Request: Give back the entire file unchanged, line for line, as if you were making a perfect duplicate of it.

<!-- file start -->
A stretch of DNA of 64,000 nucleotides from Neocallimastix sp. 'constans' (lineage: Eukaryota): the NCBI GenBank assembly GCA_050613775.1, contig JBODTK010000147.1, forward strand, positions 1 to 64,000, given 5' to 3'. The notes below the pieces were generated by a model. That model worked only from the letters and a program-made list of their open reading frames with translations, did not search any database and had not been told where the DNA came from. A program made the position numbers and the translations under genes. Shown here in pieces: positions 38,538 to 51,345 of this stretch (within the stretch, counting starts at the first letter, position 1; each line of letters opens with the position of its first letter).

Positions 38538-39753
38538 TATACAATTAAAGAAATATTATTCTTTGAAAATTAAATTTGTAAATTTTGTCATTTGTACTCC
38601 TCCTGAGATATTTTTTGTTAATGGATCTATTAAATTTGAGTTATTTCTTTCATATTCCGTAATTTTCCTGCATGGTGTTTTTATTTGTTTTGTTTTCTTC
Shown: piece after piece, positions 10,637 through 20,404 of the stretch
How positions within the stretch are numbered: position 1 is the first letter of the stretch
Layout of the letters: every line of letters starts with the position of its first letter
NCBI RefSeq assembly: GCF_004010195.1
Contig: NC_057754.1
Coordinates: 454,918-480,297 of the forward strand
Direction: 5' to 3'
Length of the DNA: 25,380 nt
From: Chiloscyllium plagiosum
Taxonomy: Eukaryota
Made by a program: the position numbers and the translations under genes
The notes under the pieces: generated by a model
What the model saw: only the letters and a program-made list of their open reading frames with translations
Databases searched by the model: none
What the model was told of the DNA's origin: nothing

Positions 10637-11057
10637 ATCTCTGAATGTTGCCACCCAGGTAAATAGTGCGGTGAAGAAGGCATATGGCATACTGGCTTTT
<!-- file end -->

A stretch of DNA of 64,000 nucleotides from Neocallimastix sp. 'constans' (lineage: Eukaryota): the NCBI GenBank assembly GCA_050613775.1, contig JBODTK010000147.1, forward strand, positions 1 to 64,000, given 5' to 3'. The notes below the pieces were generated by a model. That model worked only from the letters and a program-made list of their open reading frames with translations, did not search any database and had not been told where the DNA came from. A program made the position numbers and the translations under genes. Shown here in pieces: positions 38,538 to 51,345 of this stretch (within the stretch, counting starts at the first letter, position 1; each line of letters opens with the position of its first letter).

Positions 38538-39753
38538 TATACAATTAAAGAAATATTATTCTTTGAAAATTAAATTTGTAAATTTTGTCATTTGTACTCC
38601 TCCTGAGATATTTTTTGTTAATGGATCTATTAAATTTGAGTTATTTCTTTCATATTCCGTAATTTTCCTGCATGGTGTTTTTATTTGTTTTGTTTTCTTC
Shown: piece after piece, positions 10,637 through 20,404 of the stretch
How positions within the stretch are numbered: position 1 is the first letter of the stretch
Layout of the letters: every line of letters starts with the position of its first letter
NCBI RefSeq assembly: GCF_004010195.1
Contig: NC_057754.1
Coordinates: 454,918-480,297 of the forward strand
Direction: 5' to 3'
Length of the DNA: 25,380 nt
From: Chiloscyllium plagiosum
Taxonomy: Eukaryota
Made by a program: the position numbers and the translations under genes
The notes under the pieces: generated by a model
What the model saw: only the letters and a program-made list of their open reading frames with translations
Databases searched by the model: none
What the model was told of the DNA's origin: nothing

Positions 10637-11057
10637 ATCTCTGAATGTTGCCACCCAGGTAAATAGTGCGGTGAAGAAGGCATATGGCATACTGGCTTTT